- Far Away and Long Ago by W.H. Hudson
Eland, 332 pp, £3.95, October 1982, ISBN 0 907871 25 9
- W.H. Hudson: A Biography by Ruth Tomalin
Faber, 314 pp, £13.50, November 1982, ISBN 0 571 10599 8
In W.H. Hudson’s autobiographical study, Far Away and Long Ago,[*] there is a passage which it is hard to make oneself read. The subject is the gaucho method of slaughtering a cow or bullock.
One of the two or three mounted men engaged in the operation would throw his lasso over the horns, and, galloping off, pull the rope taut; a second man would then drop from his horse, and running up to the animal behind, pluck out his big knife and with two lightning-quick blows sever the tendons of both hind legs. Instantly the beast would go down on his haunches, and the same man, knife in hand, would flit round to its front or side, and, watching his opportunity, presently thrust the long blade into its throat just above the chest, driving it in to the hilt and working it round; then when it was withdrawn a great torrent of blood would pour out from the tortured beast, still standing on its fore-legs, bellowing all the time with agony. At this point the slaughterer would often leap lightly on to its back, stick his spurs in its sides, and, using the flat of his long knife as a whip, pretend to be riding a race, yelling with fiendish glee. The bellowing would subside into deep, awful, soblike sounds and chokings; then the rider, seeing the animal about to collapse, would fling himself nimbly off. The beast down, they would all run to it, and throwing themselves on its quivering side as on a couch, begin making and lighting their cigarettes.
The effect here is not all in the subject-matter: the use of a vocabulary that is, so to speak, friendly to the gauchos and their values – ‘flit’, ‘lightly’, ‘nimbly’ – much enhances the feeling of a community almost insanely indifferent to suffering.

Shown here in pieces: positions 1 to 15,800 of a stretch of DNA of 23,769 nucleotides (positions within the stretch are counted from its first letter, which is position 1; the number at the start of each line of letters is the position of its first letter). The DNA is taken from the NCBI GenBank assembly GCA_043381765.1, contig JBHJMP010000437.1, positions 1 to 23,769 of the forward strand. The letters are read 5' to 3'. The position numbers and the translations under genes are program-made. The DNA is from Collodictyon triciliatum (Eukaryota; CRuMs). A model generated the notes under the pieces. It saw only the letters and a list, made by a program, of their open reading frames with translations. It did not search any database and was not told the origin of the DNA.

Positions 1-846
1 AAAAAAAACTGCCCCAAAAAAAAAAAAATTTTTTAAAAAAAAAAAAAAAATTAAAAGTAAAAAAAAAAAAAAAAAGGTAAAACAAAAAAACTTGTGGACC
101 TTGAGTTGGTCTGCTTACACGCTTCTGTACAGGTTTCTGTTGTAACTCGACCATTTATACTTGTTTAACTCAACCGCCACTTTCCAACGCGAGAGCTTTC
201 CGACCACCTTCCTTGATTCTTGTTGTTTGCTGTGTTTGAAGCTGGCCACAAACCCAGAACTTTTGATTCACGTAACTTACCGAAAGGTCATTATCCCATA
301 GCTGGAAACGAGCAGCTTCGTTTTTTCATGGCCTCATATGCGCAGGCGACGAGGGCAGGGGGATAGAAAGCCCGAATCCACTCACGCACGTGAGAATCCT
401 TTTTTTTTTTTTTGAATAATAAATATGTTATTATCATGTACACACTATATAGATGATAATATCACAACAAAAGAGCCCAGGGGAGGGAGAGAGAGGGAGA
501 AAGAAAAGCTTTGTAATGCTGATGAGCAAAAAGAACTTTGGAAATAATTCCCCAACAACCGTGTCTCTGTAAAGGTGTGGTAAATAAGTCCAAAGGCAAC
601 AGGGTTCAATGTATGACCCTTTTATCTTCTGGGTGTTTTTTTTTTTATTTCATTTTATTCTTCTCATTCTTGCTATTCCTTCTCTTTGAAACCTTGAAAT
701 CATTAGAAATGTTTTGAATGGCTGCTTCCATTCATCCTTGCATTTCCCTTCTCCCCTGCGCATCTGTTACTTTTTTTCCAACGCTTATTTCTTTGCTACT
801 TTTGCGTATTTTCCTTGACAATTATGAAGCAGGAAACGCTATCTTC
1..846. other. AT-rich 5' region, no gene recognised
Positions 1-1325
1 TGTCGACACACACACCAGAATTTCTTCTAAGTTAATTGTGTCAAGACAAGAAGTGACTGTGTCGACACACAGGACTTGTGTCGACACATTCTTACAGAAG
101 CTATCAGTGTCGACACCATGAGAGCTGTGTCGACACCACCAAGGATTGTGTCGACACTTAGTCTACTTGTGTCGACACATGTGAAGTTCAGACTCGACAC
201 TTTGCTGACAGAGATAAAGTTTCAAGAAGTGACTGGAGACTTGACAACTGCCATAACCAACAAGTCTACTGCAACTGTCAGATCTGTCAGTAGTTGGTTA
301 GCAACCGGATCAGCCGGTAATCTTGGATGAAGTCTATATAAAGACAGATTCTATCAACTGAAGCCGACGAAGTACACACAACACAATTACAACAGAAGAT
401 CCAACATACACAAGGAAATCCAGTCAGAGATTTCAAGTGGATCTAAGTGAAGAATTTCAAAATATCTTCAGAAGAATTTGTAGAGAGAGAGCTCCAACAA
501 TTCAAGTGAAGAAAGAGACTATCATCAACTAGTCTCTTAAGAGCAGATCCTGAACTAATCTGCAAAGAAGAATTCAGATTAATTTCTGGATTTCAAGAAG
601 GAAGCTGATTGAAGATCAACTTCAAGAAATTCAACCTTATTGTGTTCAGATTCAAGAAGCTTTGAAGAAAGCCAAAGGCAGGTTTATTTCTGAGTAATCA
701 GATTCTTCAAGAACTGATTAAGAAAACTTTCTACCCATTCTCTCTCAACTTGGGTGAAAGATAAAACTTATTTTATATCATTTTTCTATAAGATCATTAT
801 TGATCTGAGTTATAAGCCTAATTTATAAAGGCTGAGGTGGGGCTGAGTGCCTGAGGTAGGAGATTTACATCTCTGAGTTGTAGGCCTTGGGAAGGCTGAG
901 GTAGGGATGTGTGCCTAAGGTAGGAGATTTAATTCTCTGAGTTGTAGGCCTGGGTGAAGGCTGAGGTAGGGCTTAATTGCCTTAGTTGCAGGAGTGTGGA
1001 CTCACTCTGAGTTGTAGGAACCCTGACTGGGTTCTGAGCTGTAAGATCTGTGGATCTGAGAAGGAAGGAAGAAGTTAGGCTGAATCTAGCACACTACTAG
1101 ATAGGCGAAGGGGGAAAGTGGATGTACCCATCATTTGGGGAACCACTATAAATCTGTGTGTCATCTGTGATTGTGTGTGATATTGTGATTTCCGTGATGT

Such passages, though their skill confirms the interest of Hudson, pose more than one problem for those who try to write about him. Hudson’s South American background is a shadow that accompanies the idea of him as inevitably as Conrad’s seafaring, or Borrow’s gypsies, and with good reason. He was born on a ranch near Buenos Aires in 1841, and he lived in the region, chiefly in Argentina, until he came to England at the age of 32. Perhaps a third of his subsequent writing concerns South America. But the facts about Hudson’s South American years that can be gleaned outside his own autobiographical writings are extremely scanty. And these works, though necessarily the main evidence, are not consistent in their vision. For example, the great cruelty, or alleged cruelty, of Argentinian rural life does not come completely into focus until Far Away and Long Ago, which Hudson wrote during the First World War. Also new in that work, or newly emphasised, is a grotesque element, handled in a manner that has its affinities with Marquez. There are bizarre events in the natural environment: a storm of brick-shaped hailstones which kills fifty sheep and leaves hundreds more stunned for days afterwards, or occasional years when thistles on the pampas grow to ten foot, so densely that firebreaks have to be cut by dragging the carcasses of animals through them. A Marquez-like figure called ‘the Hermit’ enters the first chapter: he wears an overcoat a foot thick, lined with fragments of hide and ‘stuffed with sticks, stones, hard lumps of clay, rams’ horns, bleached bones, and other hard objects’.
Hudson knew that Far Away and Long Ago was different, but the way he explains this – as due to a sudden veridical recall of his youth in old age – compounds the problem for his biographer. The book was written in the course of a six weeks’ illness, on the second day of which Hudson had his ‘wonderfully clear and continuous vision of the past’; it became like a landscape over which ‘my eyes could range at will, choosing this or that point to dwell upon, to examine in all its details.’ The notion of the pattern of his life which he had entertained hitherto was, he saw, a ‘delusion’. These are imperative and undoubtedly sincere claims by Hudson on behalf of this particular book, but how believable are they (especially as he concedes in his penultimate chapter that he had occasionally got his chronology wrong)?
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[*] Also available from Dent at £5.95.